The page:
Company officers will be employed to manage the ongoing requirements of the Company, as required and determined by the Directors. Two committees, appointed by and reporting back to Directors, will be formed to manage existing schemes for seabed data (Technical Committee) and to manage endowment fund investments (Investment Committee).
Oil & Gas UK Director Appointments: Mr John Skipper
Mr Iain McCombie
SFF Appointments: Director: Mr Alex West
Observer: Mr Michael Sutherland
NFFO Appointments: Director: Mr Fred Normandale
Observer: Mr David Bevan
Executive Chairman of the Board: Mr Niall Scott
DECC appointed Observer: Mrs. Wendy Kennedy
Company Secretary: Mr Paul Dymond
Technical Committee Chairman: Mr Michael Sutherland
Investment Committee Chairman: Mr Niall Scott
Operating companies will be encouraged and are expected to make a contribution to the endowment fund in respect of the individual assets (co-ordinating the input from the decommissioning joint venture); the investment revenue of which will cover the costs of the Company's activities. The intent is to be consistent for all installations/pipelines i.e. the amount contributed would be constant, in real terms, adjusted from the quoted number in line with RPI. Once the payment is made the Company will not approach that co-venture group for a further contribution for the same Legacy Issue.
As well as these one-off contributions to the endowment fund, there will also need to be an ongoing contribution from Oil & Gas UK to the Company in support of activities. At some point after the fund has been established and is sustainable, this annual contribution will no longer be needed as income generated by the fund will cover expenditure needs.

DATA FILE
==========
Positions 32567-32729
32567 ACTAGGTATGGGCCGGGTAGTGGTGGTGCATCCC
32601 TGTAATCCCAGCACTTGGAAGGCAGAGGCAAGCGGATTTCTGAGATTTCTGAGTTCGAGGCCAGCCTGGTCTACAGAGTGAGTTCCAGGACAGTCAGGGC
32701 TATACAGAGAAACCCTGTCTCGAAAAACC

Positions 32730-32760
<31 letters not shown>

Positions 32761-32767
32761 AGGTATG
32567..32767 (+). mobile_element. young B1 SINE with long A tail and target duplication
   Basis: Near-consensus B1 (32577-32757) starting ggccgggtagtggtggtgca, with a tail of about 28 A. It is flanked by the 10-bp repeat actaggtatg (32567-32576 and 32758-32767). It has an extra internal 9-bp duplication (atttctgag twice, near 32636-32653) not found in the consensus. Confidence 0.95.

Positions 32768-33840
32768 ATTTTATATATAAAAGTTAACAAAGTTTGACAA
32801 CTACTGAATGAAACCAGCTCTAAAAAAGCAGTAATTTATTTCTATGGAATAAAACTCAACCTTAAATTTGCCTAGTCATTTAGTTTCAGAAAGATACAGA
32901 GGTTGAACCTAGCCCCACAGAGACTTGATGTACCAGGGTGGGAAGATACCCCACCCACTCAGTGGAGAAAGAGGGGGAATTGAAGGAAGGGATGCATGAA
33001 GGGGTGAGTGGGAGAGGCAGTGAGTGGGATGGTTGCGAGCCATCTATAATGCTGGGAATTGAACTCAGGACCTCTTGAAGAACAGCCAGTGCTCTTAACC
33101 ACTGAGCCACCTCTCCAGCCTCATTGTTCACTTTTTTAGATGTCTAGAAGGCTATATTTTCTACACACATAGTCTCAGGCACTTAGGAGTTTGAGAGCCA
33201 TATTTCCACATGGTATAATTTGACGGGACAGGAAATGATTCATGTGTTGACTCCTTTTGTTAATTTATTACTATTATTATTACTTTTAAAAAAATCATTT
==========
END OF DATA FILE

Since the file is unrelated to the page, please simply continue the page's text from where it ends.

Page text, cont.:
There are EU structural funds which might be available for the continuation & extension of the information scheme. This was available at the time of establishing the KIS-UK project, secured through the Aberdeenshire Council (on behalf of the fishing organisations) and Scotland Europa. It is important for the Company to investigate the availability, terms and constraints of this funding before the end of the first operating year and to gain commitment, so that they can be included in the Company Plan.
The Scottish Executive, currently fund Sea Fish Industries directly for the Yellow Card and Fortnightly Bulletin. It is appropriate that this activity is co-ordinated through the Company and, when existing contracts are revised, provide funding for a continuation or replacement scheme. Arrangements for any SEERAD sponsorship moving to the Company should also be determined within the first operating year of the Company.
At the first Ministerial Meeting of the OSPAR Commission (Commission for the Protection of the Marine Environment of the North East Atlantic) in 1998, a binding Decision was agreed which set the rules to be applied to the disposal of offshore installations at sea. Under the Decision, there is a prohibition on the dumping and leaving wholly or partly in place of offshore installations.
The Decision recognises that there may be difficulty in removing the 'footings' of large steel jackets weighing more than 10,000 tonnes and in removing concrete installations. As a result there are derogations for these categories of installations if the internationally agreed assessment and consultation process shows that leaving these in place is justifiable.
There are 41 structures and over 5000km of pipelines which may be candidates for leaving in place following cessation of production. Of these structures, 10 are concrete structures and 31 are large steel. Operators for each structure will decide whether to apply for a derogation or to remove the structure completely. With ever advancing technology, the safe removal of these structures may become more viable.
Two installations have already received DBERR (formerly DTI) approval for decommissioning programmes with derogation from OSPAR 98/3. They are NW Hutton (large steel footings), operated by BP, which will complete between summer 2007 and 2009, and Frigg MCP01 (concrete structure), operated by Total.